Intended for healthcare professionals

Endgames Case Review

A case of pulsatile tinnitus

BMJ 2017; 356 doi: (Published 05 January 2017) Cite this as: BMJ 2017;356:i6402
  1. Karan Jolly, core surgical trainee 2, ear, nose, and throat surgery1,
  2. Pawanjit Hare, foundation year doctor2,
  3. Richard Irving, ear, nose, and throat consultant1,
  4. Peter Monksfield, ear, nose, and throat consultant1
  1. 1Queen Elizabeth Hospital Birmingham, Birmingham, UK
  2. 2Good Hope Hospital, Birmingham, UK
  1. Correspondence to K Jolly kjolly{at}

A 32 year old man presented to his primary care doctor with an eight month history of hearing loss and a pulsatile noise that sounded like a heartbeat in his left ear. In the previous four months he had experienced otalgia in the left ear and headaches. On examination, the doctor noticed a mass behind the left tympanic membrane, with pulsation of the membrane. Tuning fork tests identified a conductive hearing loss in the left ear. Other than headaches, there were no red flag symptoms such as weight loss, fever, or other signs of raised intracranial pressure. The patient was referred to an ear, nose, and throat specialist, who noted that the left tympanic membrane was intact and facial nerve function on both sides was normal. There was an obvious pulsating mass behind the left tympanic membrane (fig 1). Endoscopic examination of the larynx showed normal vocal cord movement, but there was evidence of a hypoglossal palsy on the left side, with unilateral tongue wasting. The patient had some difficulty articulating speech but reported no dysphagia. Audiometry confirmed a conductive hearing loss in the left ear. Contrast enhanced computed tomography (CT) and magnetic resonance imaging (MRI) (fig 2) of the base of the patient’s skull showed an enhanced jugular fossa mass on the left side.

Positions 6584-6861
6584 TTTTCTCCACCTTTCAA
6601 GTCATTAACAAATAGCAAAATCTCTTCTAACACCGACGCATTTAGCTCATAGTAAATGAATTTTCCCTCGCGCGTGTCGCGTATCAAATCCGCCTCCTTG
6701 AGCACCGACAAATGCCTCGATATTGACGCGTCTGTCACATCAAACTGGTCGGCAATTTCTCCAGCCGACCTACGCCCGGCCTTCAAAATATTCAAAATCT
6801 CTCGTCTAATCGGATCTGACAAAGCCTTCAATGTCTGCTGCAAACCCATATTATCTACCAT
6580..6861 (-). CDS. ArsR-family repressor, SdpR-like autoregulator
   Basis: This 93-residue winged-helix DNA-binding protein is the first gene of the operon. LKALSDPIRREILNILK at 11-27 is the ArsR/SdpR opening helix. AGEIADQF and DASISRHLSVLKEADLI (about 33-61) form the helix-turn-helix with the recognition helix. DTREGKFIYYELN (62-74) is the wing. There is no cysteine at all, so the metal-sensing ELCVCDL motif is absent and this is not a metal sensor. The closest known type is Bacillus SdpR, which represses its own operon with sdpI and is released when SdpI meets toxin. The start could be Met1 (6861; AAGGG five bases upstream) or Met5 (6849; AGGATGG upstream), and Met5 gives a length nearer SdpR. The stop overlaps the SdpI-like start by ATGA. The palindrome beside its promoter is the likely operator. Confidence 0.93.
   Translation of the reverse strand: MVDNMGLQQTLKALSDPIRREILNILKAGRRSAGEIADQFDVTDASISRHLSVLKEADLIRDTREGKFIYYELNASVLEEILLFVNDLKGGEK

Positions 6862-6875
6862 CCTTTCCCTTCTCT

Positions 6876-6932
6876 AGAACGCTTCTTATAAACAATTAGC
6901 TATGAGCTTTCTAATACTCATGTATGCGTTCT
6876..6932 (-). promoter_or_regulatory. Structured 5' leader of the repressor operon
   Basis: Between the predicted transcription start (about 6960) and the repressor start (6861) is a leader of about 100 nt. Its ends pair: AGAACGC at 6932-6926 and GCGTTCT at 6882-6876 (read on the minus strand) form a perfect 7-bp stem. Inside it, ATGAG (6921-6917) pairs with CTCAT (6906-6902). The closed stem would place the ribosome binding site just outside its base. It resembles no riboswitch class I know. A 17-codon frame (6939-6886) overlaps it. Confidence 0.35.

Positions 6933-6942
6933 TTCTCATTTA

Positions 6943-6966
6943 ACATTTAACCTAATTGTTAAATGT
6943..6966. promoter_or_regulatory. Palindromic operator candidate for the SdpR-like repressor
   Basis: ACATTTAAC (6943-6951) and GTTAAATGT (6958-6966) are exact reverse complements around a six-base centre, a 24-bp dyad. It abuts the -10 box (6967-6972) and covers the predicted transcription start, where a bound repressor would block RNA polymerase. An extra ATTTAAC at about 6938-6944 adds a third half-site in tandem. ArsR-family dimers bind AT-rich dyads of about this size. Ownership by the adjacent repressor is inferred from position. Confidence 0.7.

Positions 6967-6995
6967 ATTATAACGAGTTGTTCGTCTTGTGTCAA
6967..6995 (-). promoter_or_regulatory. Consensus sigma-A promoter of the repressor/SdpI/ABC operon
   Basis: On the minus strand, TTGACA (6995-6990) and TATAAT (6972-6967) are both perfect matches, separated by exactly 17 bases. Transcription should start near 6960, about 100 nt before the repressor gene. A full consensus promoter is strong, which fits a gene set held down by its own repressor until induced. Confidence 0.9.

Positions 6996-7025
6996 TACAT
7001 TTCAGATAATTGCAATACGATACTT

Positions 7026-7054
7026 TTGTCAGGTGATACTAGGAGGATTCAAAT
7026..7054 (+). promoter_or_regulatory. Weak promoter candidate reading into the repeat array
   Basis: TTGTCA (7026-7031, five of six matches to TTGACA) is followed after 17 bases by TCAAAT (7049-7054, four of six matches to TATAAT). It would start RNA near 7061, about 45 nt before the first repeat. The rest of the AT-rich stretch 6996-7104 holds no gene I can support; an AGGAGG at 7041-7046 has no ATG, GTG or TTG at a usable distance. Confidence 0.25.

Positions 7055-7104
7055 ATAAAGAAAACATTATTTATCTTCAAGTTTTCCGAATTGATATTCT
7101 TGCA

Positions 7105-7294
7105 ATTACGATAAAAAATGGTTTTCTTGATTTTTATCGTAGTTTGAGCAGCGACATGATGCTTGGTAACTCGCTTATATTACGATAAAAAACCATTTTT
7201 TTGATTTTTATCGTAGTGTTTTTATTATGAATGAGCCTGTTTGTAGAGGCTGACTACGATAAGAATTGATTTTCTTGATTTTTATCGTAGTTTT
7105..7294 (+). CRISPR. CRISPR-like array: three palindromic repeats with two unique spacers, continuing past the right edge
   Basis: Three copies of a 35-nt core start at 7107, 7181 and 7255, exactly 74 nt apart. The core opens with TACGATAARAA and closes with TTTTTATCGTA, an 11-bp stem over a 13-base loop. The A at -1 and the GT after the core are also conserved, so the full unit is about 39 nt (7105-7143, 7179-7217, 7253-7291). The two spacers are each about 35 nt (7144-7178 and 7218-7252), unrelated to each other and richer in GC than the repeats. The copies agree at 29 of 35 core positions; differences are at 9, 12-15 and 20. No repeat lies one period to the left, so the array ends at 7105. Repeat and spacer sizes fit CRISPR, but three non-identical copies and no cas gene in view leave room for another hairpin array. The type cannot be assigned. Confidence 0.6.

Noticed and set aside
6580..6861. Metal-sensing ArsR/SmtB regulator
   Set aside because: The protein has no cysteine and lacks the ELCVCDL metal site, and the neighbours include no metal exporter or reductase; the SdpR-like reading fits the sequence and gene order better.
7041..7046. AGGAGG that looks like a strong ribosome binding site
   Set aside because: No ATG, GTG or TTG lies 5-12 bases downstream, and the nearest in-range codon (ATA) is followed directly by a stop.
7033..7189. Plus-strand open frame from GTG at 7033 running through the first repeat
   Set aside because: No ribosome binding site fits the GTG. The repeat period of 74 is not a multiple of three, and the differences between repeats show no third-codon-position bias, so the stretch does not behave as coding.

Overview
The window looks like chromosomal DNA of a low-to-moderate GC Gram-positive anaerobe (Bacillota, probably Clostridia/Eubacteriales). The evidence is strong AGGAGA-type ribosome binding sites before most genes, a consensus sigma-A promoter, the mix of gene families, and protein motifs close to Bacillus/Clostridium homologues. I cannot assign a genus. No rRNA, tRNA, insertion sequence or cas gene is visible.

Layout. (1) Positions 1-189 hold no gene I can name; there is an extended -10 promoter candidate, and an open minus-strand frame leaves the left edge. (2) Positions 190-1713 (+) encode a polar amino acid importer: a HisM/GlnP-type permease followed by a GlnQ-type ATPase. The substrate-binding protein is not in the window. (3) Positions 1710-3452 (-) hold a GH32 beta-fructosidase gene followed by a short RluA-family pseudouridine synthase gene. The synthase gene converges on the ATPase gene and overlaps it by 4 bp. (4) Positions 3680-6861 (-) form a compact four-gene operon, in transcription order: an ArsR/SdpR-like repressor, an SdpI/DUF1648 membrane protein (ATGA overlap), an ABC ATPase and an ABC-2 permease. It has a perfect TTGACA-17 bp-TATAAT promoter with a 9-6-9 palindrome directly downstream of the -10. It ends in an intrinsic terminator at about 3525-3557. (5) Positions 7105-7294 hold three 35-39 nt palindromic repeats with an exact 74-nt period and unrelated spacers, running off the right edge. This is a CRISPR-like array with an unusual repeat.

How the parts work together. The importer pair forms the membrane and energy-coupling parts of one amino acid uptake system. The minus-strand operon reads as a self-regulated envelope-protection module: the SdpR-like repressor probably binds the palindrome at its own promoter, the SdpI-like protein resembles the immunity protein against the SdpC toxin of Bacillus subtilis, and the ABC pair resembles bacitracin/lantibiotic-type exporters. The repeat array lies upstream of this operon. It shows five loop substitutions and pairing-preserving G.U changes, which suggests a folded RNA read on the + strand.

Fig 1 Left tympanic membrane

Fig 2 T2 weighted magnetic resonance image of the head


  • 1. What are the differential diagnoses for pulsatile tinnitus?

  • 2. What is the most likely diagnosis?

  • 3. What are the management options?


1. What are the differential diagnoses for pulsatile tinnitus?

Short answer

Differential diagnoses include vascular stenosis due to atherosclerotic plaques; arteriovenous fistula; vascular tumours (including paragangliomas), and intracranial hypertension. Alternatively, the tinnitus can result from increased sensitivity to normal bodily noises such as blood flow. This can be due to conductive hearing loss caused by wax obstruction …

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